Variables that influence carotene digestibility include month of forage harvest; type of forage (hay, silage, greenchop or pasture); plant species; plant dry matter content; and harvest and storage conditions. In general, carotene digestibility was above average during warmer months and below average during winter. Preruminant calves (Bierer et al., 1995) readily absorb carotenoid compounds, especially beta-carotene, which contributes to liver vitamin A stores (Hoppe et al., 1996). Conversion of beta-carotene to retinol by animals is inversely related to vitamin A status (McDowell, 1992). Conversion of carotene to retinol decreases with increasing intake of carotene or vitamin A and with increasing vitamin A concentrations in liver (van Vliet et al., 1996). There are notable species differences in the absorption and transport of carotenoids by plasma lipoprotein fractions (Yang et al., 1992). The physiological significance of these species differences is not yet understood.

 

A. Rumen Metabolism of Vitamin A

Several studies indicate that appreciable amounts of vitamin A are degraded in the rumen. Studies with various diets have reported pre-intestinal vitamin A disappearance values ranging from 40% to 70% (Ullrey, 1972). The amount of concentrate in a diet is one factor associated with ruminal destruction. Rode et al. (1990) compared microbial degradation of vitamin A (retinyl acetate) in steers fed concentrate, hay or straw diets. Estimated effective rumen degradation of biologically active vitamin A was 67% for cattle fed high-concentrate diets, compared to 16% and 19% for animals fed hay and straw diets, respectively. Weiss et al. (1995) reported 72% in vitro rumen degradation of retinyl esters with a 50% concentrate ration and 16 to 20% degradation when diets of greater than 75% forage were fed. On the other hand, beta-carotene degradation was 23% in sheep, in vivo, across a wide range of dietary starch levels. Weiss (1998) interpreted these data to mean that in ruminants fed rations with 50% or more concentrate, retinyl esters would be only 50% as available on a weight basis compared to beta-carotene. However, preformed vitamin A (e.g., retinyl acetate) has approximately eight times the vitamin A activity per mg as compared to beta-carotene in cattle (3,000 IU/mg vs. 400 IU/mg), and this must taken into account in making any comparison. Interestingly, Florida workers (Aréchiga et al., 1998), reported that milk production was significantly increased in each of three separate experiments in which cows were fed 400 mg of beta-carotene per head daily, despite being supplemented with 200,000 to 250,000 IU of vitamin A per day. The two different rations averaged 28.8% and 28% forage on a dry matter basis, although fibrous byproduct feeds made up a significant portion of the rations. Ruminal destruction of vitamin A may have been a factor in this study. The results suggest that beta-carotene supplementation of dairy cows may be warranted under certain dietary or climatic conditions.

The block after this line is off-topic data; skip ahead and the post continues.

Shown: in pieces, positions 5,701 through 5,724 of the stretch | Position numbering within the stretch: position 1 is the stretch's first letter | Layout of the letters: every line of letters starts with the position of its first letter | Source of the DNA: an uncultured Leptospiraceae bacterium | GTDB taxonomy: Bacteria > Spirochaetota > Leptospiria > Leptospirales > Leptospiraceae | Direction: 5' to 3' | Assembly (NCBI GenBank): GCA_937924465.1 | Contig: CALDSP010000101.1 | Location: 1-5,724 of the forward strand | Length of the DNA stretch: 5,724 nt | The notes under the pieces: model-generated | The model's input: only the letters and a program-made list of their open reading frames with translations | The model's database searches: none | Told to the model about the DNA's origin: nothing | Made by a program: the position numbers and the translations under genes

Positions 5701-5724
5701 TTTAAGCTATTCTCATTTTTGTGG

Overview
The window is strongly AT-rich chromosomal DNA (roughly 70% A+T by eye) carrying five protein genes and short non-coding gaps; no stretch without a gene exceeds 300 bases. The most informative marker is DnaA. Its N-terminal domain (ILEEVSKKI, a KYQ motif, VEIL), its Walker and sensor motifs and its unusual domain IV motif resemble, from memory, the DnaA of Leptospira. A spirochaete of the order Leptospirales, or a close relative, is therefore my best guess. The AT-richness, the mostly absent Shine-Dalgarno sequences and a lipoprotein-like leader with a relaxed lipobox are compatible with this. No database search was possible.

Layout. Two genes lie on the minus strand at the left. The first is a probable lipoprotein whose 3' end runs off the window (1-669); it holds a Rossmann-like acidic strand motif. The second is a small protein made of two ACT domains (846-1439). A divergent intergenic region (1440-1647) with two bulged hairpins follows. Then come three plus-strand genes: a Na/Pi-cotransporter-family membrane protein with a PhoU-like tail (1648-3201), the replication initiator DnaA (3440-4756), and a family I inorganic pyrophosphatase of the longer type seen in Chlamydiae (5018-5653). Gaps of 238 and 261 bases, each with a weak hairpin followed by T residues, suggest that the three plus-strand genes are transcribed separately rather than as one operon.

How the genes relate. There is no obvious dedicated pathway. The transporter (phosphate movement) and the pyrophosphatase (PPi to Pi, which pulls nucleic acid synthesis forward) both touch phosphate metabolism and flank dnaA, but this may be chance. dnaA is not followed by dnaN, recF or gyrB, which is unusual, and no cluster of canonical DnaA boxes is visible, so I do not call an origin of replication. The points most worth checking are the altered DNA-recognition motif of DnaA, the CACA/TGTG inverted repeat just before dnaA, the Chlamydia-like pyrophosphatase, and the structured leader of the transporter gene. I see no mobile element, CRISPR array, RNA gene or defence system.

B. Intestinal Absorption, Transport and Storage

The absorption and transport of vitamin A has been reviewed in more detail elsewhere (Solomons, 2006; Ross and Harrison, 2007). The primary site of vitamin A and carotene absorption is the proximal jejunum (Frye et al., 1991; Olson, 1991). Normal pancreatic, liver and bilary function and adequate fat intake are required for absorption of vitamin A and its precursors. Dietary retinyl esters are hydrolyzed to retinol by pancreatic esterase in the small intestine. They are absorbed as the free alcohol in association with lipid micelles and then re-esterified to form retinyl palmitate in the mucosa. The retinyl esters are transported via the lymphatic system, mainly in association with chylomicrons, to the liver where they are hydrolyzed to retinol and re-esterified for storage in parenchymal cells. Hydrolysis of the stored retinyl esters liberates retinol that is combined with retinol-binding protein for secretion into the bloodstream. Small amounts of retinyl palmitate are absorbed directly into portal blood and are adsorbed to plasma lipoproteins. In vitamin A toxicity, plasma retinyl palmitate concentrations are elevated while retinol concentrations remain normal (Herdt and Stowe, 1991). Retinol is released from the hepatocyte complexed with retinol binding protein (RBP) and transported in this form to the tissues. The retinol-RBP complex is itself associated with transthyretin, a thyroid hormone carrier. Therefore, there is a metabolic interdependence between vitamin A and thyroid function. Iodine deficiency impairs vitamin A metabolism, and vitamin A deficiency impairs thyroid function (Olson, 1991). Goitrogenic feedstuffs in the diet may increase the vitamin A requirement or potentiate cattle responses to supplemental beta-carotene.